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Derek Cianfrance Calls 12-Year Wait To Make 'Blue Valentine' A Blessing & 4 Other Things We Learned

The Playlist By Kevin Jagernauth | The Playlist February 23, 2011 at 11:33AM

The Oscars are only a few days away and for "Blue Valentine" director Derek Cianfrance, he's had the kind of experience over the past year that most filmmakers could only dream of. "Blue Valentine" was picked up at last year's Sundance Film Festival and made its way around the festival circuit throughout 2010, picking up accolade after accolade. It found a champion in Harvey Weinstein, who not only acquired the film, but protected it during the highly publicized battle with the MPAA over their initial NC-17 rating for the film, and now it heads into the weekend vying for an Oscar for Michelle Williams for Best Actress. It's been a long, crazy journey for Derek Cianfrance. We spoke to him recently about the making of the film, and he shared with us some of the battles he faced in getting the film made and his thoughts on the past year for him.
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The Oscars are only a few days away and for "Blue Valentine" director Derek Cianfrance, he's had the kind of experience over the past year that most filmmakers could only dream of. "Blue Valentine" was picked up at last year's Sundance Film Festival and made its way around the festival circuit throughout 2010, picking up accolade after accolade. It found a champion in Harvey Weinstein, who not only acquired the film, but protected it during the highly publicized battle with the MPAA over their initial NC-17 rating for the film, and now it heads into the weekend vying for an Oscar for Michelle Williams for Best Actress. It's been a long, crazy journey for Derek Cianfrance. We spoke to him recently about the making of the film, and he shared with us some of the battles he faced in getting the film made and his thoughts on the past year for him.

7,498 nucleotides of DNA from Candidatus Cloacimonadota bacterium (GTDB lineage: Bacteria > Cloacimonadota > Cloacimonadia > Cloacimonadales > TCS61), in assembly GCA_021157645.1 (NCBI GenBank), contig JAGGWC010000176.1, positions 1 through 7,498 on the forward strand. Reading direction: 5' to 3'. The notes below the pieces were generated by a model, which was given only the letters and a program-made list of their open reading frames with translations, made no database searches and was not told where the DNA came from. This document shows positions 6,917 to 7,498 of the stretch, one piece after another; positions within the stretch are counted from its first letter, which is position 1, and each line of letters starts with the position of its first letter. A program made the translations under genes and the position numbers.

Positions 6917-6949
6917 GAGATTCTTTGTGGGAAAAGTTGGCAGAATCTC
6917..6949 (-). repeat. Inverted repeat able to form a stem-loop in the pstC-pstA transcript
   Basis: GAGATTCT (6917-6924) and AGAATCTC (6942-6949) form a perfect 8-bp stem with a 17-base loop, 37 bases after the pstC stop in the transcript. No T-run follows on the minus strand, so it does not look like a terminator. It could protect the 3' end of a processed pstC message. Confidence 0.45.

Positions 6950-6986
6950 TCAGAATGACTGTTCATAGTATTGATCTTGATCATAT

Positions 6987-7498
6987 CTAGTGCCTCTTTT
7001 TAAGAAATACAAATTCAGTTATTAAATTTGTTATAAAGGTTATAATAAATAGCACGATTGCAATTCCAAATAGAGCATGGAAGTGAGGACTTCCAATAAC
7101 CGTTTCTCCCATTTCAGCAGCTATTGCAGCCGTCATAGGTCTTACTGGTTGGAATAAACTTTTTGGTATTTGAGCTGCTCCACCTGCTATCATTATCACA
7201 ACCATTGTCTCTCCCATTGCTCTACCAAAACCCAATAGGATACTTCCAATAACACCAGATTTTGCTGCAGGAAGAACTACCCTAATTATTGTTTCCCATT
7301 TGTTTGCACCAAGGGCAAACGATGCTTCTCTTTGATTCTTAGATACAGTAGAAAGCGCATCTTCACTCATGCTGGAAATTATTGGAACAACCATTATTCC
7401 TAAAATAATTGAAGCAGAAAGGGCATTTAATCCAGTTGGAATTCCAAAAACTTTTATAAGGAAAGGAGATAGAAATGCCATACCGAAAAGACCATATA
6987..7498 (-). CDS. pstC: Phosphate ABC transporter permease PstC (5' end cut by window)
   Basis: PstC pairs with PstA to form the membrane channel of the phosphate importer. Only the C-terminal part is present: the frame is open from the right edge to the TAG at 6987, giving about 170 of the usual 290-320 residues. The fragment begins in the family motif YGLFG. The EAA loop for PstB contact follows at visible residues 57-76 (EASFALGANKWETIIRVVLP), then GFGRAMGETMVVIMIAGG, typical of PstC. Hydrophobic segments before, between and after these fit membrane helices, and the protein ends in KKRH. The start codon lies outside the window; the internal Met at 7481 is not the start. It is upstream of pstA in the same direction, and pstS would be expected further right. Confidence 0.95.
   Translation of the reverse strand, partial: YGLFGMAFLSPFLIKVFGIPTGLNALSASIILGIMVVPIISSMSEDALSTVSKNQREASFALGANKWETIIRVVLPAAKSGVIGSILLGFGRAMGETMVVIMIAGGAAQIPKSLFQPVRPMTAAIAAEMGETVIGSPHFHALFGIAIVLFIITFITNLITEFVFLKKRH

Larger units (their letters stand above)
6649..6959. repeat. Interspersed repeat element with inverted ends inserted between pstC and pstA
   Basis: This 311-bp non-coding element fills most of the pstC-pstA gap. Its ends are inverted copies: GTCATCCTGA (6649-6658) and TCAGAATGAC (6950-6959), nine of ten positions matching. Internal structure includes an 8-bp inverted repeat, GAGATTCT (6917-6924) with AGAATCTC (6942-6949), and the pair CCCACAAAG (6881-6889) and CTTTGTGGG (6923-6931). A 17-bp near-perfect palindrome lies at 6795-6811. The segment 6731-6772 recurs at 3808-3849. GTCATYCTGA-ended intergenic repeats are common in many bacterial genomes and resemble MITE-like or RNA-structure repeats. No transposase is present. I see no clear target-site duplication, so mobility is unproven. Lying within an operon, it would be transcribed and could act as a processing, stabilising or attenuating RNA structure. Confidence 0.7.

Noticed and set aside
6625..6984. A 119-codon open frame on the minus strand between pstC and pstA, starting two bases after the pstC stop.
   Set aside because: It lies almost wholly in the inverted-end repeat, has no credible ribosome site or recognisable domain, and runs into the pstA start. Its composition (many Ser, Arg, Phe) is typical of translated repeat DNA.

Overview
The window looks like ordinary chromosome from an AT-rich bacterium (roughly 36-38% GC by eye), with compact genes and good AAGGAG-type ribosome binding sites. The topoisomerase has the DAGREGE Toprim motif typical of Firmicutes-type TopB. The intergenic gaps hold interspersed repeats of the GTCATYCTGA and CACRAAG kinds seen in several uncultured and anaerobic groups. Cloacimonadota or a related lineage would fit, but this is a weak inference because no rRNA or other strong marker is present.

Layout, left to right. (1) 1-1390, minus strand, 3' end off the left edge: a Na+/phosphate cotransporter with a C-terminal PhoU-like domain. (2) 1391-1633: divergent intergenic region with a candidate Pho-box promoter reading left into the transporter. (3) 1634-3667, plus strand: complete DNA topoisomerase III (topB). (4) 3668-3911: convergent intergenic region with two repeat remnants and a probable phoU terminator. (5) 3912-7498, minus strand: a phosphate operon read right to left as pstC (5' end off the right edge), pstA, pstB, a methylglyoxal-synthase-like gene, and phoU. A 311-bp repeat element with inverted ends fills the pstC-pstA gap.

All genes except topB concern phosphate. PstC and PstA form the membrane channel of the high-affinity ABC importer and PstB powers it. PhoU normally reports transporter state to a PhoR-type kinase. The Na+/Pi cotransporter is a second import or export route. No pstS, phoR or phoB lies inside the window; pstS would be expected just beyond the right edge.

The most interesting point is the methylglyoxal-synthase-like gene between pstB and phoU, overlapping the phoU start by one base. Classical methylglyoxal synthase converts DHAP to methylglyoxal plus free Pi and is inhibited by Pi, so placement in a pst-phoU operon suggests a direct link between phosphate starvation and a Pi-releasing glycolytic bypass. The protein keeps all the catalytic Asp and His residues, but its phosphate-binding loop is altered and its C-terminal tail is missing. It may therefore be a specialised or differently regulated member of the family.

1. The 12-year wait between his first draft of the script and getting the film in front of cameras turned out be a benefit for the movie.
“It was a blessing in disguise. It felt like a curse, and it turned into a blessing. The reason I knew [it was] a blessing was that on the first day of shooting, there was a bulldog riding down the street on a skateboard. How many times in your life do you see that? We had a camera in our hand and that bulldog came down the street and I was like, ‘God it smiling upon us right now.’” Other than dogs riding skateboards, the length of time allowed Cianfrance to grow as a person and filmmaker, allowing him to better inform the script. “Twelve years ago I wasn’t married. Twelve years ago I didn’t have children. I couldn’t have told an honest story about what it’s like to be in a long term relationship or a deep committed marriage with children without having that experience myself. And plus as a filmmaker, I transformed over those twelve years. I made documentaries for the last twelve years and I learnt how to listen making [those films].....And I think over those twelve years the artifice was stripped off of the film and I think the film I would have made when I was twenty four years old would have been a film that was very much inspired by other movies. I think the film that’s in theaters now is inspired by life.”


2. Harvey Weinstein's persona as Harvey Scissorhands never once appeared during the ratings battle with the MPAA.